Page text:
Following the Coreper approval last week of the provisional text on the new Regulation on Veterinary Medicines, the text has now been voted upon at the European Parliament (ENVI Committee) during its 20-21 June session. The procedure is now expected to be completed in autumn 2018, with the vote in Plenary Session, and subsequent adoption by the Council.

EGGVP is pleased to see that this long-awaited agreement has finally been reached, and appreciates the tireless work of all parties involved throughout interinstitutional discussions. While many technical and fundamental issues remain unresolved and will have to be adopted by means of delegated and implementing acts, EGGVP remains hopeful that the objectives and opportunities brought by the modernisation of this piece of legislation will be met.

In particular, EGGVP welcomes the provisions for a more efficient and EU-wide harmonised system for the authorisation of veterinary medicines, sustained by science-based and stringent safety parameters. This approach shall ultimately have a positive effect for the animals and human welfare, as well as for the environment and the whole EU agri-food sector.

EGGVP also welcomes the new and positive rules aiming to fight antimicrobial resistance in animals and people under the principles of responsible use. Regarding the complete ban of certain antimicrobials for animal use, EGGVP remains vigilant for those cases where no suitable alternative is available, as that could lead to serious animal health and welfare issues. EGGVP will continue to be an active participant in the upcoming discussions with legislators, agencies and other stakeholders on this subject, aiming for a Regulation that takes due account of science evidence and risk-benefit based approaches.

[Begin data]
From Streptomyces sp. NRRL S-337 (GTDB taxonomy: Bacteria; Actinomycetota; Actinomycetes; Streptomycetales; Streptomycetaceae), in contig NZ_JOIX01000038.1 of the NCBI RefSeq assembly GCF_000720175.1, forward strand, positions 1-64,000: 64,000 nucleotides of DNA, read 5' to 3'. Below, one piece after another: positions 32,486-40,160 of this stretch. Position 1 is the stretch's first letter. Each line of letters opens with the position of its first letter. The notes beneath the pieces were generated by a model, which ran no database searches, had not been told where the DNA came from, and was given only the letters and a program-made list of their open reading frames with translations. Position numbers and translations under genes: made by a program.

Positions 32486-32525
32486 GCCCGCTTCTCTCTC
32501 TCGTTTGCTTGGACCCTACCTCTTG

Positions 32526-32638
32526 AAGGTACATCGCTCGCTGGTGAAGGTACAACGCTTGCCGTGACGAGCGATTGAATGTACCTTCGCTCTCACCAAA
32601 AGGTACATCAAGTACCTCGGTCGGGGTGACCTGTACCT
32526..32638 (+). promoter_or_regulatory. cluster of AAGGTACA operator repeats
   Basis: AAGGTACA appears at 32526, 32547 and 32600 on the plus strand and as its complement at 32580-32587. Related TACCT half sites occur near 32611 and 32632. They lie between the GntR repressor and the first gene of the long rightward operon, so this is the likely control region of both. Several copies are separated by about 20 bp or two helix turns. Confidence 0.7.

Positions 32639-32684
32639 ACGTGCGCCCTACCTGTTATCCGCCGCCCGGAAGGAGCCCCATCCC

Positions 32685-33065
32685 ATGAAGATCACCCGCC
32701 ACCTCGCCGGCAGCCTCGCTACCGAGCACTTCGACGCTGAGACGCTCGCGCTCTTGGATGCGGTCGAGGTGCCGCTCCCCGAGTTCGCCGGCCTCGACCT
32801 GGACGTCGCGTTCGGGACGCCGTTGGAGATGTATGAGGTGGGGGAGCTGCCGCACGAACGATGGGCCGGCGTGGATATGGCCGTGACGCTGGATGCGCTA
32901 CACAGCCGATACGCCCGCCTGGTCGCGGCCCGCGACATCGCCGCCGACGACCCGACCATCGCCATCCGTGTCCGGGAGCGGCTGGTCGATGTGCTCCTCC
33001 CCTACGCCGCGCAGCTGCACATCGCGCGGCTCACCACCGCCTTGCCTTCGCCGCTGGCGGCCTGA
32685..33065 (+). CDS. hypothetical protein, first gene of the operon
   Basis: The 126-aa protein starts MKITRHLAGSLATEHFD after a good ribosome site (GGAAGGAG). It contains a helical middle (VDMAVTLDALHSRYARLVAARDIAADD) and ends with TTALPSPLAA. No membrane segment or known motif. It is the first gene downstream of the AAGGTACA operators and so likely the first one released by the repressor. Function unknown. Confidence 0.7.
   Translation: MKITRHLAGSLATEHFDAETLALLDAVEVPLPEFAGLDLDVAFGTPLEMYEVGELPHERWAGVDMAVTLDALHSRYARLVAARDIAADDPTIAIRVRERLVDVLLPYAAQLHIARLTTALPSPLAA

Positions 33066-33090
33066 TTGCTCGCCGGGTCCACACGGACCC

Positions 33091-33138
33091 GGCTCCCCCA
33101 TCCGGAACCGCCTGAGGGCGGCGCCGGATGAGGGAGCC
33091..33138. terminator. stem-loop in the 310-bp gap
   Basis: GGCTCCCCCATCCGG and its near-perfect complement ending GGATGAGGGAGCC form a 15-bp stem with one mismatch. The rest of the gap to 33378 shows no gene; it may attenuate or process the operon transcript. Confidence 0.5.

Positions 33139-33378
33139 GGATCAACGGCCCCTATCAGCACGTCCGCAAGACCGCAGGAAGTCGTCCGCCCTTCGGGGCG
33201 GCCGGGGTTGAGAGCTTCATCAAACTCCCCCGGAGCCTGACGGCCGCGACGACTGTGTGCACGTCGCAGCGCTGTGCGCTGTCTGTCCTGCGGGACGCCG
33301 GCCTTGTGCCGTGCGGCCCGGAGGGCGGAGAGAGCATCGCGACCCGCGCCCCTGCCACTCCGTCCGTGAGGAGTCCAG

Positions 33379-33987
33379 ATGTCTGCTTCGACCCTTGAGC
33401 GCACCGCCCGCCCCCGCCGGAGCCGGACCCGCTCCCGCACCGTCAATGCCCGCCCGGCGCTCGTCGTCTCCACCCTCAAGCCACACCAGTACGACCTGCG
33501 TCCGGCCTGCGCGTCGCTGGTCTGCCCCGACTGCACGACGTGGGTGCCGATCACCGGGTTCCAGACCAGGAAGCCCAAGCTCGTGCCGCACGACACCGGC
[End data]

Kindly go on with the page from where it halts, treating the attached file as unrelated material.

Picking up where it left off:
However, EGGVP is discouraged and concerned by the agreed rules on exclusivity periods for new veterinary medicines. Whereas EGGVP was in favour of changing the current status quo by providing more proportionate incentives to innovation for all players, the new requirements go far beyond and remain largely unbalanced. Furthermore, the new measures are imprecise and non-transparent, leading to legal uncertainty for the generic players. These provisions undermine the importance of the timely availability of generics veterinary medicines at the expense of veterinarians, farmers and pet owners’ access to therapies. Generic medicines are pivotal in increasing access to medicines. Amongst their benefits to society, generics help addressing challenges such as lack of availability, in particular for small and limited markets, and ensure a competitive environment which nurtures innovation to the advantage of all stakeholders. As such, it is considered that the proposed regulations are a missed chance in this regard.

EGGVP will continue to engage with the legislators and stakeholder community at large in the coming years to actively participate in the development of secondary legislation and to support its members during the implementation of the new measures.